The Negative curve will invert this area and make it bright and a lot easier to see and work on. That way all the issues in the image can be fixed which is super important for consistency.
One IMPORTANT thing to note is that, when working with Dodge & Burn while having the Negative Help Layer switched on, you have to DODGE what you want to have darker (while Negative is on) and BURN what you want lighter (while Negative is on).
Since the luminosity is inverted, light spots will appear dark and dark spots will appear light. So be prepared when you start, otherwise it will get confusing and frustrating!
A perfect example of this is rubbing your belly with one hand and tapping your head with the other and then switching hands! It gets a bit tricky!
The Contrast Layer
This layer does not require too much explanation. It boosts the contrast and makes contrast issues more visible, which is sometimes useful for when an image needs to be very clean.
I like combining this layer with the Luminosity layer, which eliminates all the colors and leaves you with only the luminosity of an image.
These two combined make for a great pair when I have to make skin almost porcelaine like, which many beauty brands still require.
That being said, handle with intense care! It is way too easy to get carried away with this as it shows every little detail that hasn’t been smoothed out yet.
If you don’t have a lot of experience working with it yet, I recommend you to not use it for long and to not zoom in.
I only use this combination when it comes to beauty jobs that need to be super clean.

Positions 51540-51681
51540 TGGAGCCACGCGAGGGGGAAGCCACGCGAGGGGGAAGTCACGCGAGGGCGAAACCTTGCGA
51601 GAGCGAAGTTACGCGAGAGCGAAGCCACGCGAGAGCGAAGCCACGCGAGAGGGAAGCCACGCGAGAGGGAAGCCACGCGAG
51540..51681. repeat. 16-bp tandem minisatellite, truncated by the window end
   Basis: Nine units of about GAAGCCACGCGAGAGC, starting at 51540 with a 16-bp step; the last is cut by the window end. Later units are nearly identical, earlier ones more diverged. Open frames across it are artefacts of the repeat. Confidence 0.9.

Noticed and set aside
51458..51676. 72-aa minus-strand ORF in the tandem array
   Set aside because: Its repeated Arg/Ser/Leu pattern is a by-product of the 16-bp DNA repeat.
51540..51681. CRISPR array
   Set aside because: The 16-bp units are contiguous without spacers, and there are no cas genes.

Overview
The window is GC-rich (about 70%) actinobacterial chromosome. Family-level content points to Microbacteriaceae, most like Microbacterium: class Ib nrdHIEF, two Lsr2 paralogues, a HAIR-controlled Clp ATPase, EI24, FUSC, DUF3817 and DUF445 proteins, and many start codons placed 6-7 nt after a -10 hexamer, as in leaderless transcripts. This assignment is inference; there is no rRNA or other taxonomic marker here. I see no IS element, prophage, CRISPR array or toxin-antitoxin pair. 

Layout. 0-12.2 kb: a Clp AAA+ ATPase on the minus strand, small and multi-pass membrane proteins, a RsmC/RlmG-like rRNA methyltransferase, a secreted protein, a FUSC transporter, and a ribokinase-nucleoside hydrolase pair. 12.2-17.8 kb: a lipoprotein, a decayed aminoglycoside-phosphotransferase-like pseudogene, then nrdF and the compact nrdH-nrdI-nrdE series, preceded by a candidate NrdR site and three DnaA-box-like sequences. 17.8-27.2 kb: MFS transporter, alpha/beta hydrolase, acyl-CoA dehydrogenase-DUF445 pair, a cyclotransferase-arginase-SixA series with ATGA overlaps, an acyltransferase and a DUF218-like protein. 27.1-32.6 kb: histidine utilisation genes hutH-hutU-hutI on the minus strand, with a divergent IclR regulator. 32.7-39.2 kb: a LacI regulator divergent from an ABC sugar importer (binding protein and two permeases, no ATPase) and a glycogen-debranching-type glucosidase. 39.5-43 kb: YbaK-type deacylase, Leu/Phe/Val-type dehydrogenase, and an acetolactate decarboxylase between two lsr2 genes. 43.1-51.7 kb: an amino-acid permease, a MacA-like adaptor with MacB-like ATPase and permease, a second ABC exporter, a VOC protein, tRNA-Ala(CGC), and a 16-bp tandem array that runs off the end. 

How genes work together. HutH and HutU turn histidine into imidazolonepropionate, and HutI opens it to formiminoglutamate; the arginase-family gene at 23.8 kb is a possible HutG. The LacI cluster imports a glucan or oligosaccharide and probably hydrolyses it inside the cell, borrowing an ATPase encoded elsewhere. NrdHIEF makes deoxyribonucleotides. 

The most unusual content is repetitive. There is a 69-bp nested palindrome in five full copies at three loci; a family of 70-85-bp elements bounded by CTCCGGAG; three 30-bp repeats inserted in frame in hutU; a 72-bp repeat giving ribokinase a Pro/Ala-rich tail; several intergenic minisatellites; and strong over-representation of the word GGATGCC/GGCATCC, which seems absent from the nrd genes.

The Luminosity Layer
As mentioned above, this help layer removes all the color from the image, leaving you with only the luminosity.
This is super helpful when doing Dodge & Burn, as it cancels out color issues. Dodge & Burn doesn’t address color issues in the image, yet they can sometimes easily be confused with a luminosity issue. You’ll likely end up making them worse by trying to fix them with D&B and that’s where the Luminosity Layer comes in handy.
The Hue Layer
The Hue layer eliminates the luminosity from the image, so you are only left with the actual hue.
By doing so, it enables you to easily spot differences in hues, just like you usually see differences in luminosity and make them uniform.
The Color Layer
This visual aid combines hue and luminosity and gives an excellent idea of what the true colors appearing in your image are.
The Saturation Layer
Last but not least, the saturation layer. This help layer boosts the saturation to show differences in saturation, for example on skin.
Very desaturated areas like highlights appear dark, whereas saturated areas get lighter.
This makes it quite easy to spot patchy areas, just like when it comes to Dodge & Burn.
If you want to get rid of any distraction, combine it with the Luminosity help layer and make your image perfect!
As you can see, the help layers are very versatile, have different purposes and help with a variety of needs. First and foremost though, they’re very useful!
Be it for learning to see little differences, to check the quality of the work or to simply switch things up for your eyes.
I’m curious which help layers YOU use the most!
Until next time 🙂